Release Date: Nov 25th 2016
Original released on CD 1994
FIRST TIME ON VINYL!
Sometime it feels like we’ve experienced three musical eras—roughly speaking, 1966-69, 1978-81, and 1989-94—where so much great music got made that decades later people are still finding hidden gems from back then that got lost in the shuffle. And even as Saint Marie spends 2016 blasts Dreampop into the future with their current roster, their breathtaking excavations from the early-mid 90’s are staking a claim for them to also be known as the essential Dreampop reissue label.
Their latest find is captured on Orange The Complete Recordings. Formed in 1992, Orange were a band out of step with their times. In the wake of grunge’s domination of the US marketplace, ethereal bands risked becoming obsolete. Some, like the Cranberries toughened up their sound and emulated the four-chord quiet/loud formula (‘Zombie’). But when Orange, a San Francisco band on an LA indie, were faced with the choice between conformism or commercial death, they chose death.
Which is a tragedy, because with their mix of Sundays and Cocteaus, delivered in a cinematic rush that was purely American. Orange’s core members, singer Sonya Waters and guitarist Michael Papenburg perfected an endless lugubrious swoon that evokes trembling leaves, inverted skies, and chronic hypnagogia. Hear how the melody of ‘Seahorse’ keeps ascending until it reaches the stars, or how ‘Swim’ keeps spiraling down until we look up and can no longer see sky.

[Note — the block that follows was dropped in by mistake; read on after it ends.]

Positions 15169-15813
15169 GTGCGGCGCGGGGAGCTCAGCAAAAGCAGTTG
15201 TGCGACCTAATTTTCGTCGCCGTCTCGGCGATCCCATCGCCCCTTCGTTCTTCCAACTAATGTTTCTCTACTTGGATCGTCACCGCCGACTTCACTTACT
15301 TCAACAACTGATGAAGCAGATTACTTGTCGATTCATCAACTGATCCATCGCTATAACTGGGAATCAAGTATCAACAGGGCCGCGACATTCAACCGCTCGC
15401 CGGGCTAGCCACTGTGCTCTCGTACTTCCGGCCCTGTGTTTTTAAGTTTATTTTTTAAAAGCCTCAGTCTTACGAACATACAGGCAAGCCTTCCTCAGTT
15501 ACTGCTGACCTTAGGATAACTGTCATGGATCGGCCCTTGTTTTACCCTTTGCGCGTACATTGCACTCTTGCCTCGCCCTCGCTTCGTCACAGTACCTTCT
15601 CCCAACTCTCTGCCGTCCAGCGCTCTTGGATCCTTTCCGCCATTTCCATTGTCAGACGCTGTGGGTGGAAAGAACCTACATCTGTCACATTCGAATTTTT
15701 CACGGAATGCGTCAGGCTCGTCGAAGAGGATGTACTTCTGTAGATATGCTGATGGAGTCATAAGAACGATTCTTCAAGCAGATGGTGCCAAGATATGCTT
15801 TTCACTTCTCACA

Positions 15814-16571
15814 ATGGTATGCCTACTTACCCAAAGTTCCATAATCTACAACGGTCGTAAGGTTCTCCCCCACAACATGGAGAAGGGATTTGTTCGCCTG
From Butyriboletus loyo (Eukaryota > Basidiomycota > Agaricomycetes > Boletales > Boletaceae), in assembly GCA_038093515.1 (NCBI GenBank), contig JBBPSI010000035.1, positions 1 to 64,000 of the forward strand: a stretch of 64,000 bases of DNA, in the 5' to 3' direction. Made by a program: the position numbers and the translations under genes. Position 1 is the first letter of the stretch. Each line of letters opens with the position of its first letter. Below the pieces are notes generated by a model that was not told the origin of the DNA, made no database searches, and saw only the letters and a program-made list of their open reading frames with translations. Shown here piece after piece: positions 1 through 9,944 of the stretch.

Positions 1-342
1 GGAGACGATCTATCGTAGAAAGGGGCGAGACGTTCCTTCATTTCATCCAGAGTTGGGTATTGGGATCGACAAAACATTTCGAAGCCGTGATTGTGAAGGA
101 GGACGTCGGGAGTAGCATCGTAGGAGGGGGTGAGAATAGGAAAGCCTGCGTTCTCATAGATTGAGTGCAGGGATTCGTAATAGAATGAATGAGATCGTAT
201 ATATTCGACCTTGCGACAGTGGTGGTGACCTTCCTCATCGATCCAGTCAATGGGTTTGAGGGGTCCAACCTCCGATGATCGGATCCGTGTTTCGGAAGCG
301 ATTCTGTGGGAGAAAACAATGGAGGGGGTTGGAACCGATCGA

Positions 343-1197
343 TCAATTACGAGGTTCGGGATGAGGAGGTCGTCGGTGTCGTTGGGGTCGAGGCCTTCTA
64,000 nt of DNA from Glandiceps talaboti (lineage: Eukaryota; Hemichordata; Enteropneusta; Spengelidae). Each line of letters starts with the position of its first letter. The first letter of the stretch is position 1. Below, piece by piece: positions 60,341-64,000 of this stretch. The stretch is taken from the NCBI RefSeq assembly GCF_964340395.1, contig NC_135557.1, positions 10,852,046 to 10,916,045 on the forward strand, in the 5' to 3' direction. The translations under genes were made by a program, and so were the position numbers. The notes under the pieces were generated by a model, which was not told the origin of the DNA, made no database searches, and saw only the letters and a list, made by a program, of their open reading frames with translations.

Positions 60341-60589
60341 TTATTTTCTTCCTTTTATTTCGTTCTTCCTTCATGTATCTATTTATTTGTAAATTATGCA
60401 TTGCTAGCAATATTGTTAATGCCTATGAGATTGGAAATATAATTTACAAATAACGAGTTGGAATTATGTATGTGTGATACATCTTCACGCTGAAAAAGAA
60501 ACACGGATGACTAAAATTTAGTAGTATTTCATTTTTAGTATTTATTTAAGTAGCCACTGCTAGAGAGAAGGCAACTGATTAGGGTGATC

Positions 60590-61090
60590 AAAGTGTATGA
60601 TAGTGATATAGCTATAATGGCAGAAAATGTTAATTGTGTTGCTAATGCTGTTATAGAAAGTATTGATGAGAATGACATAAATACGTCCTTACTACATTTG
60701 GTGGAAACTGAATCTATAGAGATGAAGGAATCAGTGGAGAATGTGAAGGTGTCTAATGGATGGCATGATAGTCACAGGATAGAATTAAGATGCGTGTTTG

There’s a cinematic quality to Orange’s music that separates them from their peers, than transcends their influences. Just listen to the relentless buildup of ‘Daisy,’ or the widescreen drama of ‘Against Nature,’ epic depictions of life & death. Sonya Waters sings in a language all her own. It’s blissful & lilting, longing & lovely, party oracle and part myth.
The Complete Recordings does exactly what it say there in the title, compiling the band’s self-titled 1994 album along with some stray tracks, including a total reimagining of the Pixies’ ‘Gigantic’ that aches instead of pounds, is lost instead of found.
Saint Marie continues to find so many great US bands who went unheard because Dreampop wasn’t cool at the time. Which means these bands only made this music because they were truly in love with what they were doing. Their desire to participate in the conversation, to get the sounds in their head onto vinyl or polycarbonate, was greater than their desire to ‘make it in the biz.’ At a time when seemingly anyone back then could don some Converse One-Stars, a semi-ironic striped t-shirt, and slack their way into a major-label record contract, these bands instead chose to create a music that was cloaked in mystery, that spoke in the cryptic language of dreaming and sex, that was a little less obvious and, for the most part, a lot more interesting than what was championed at the time.
The Complete Recordings will make you believe that language is an illusion and there is no death more blissful than drowning. If their music had a ghostly quality at the time, hearing it reborn through Saint Marie records, 20 years down the line, only makes it sound, if anything, even more haunting.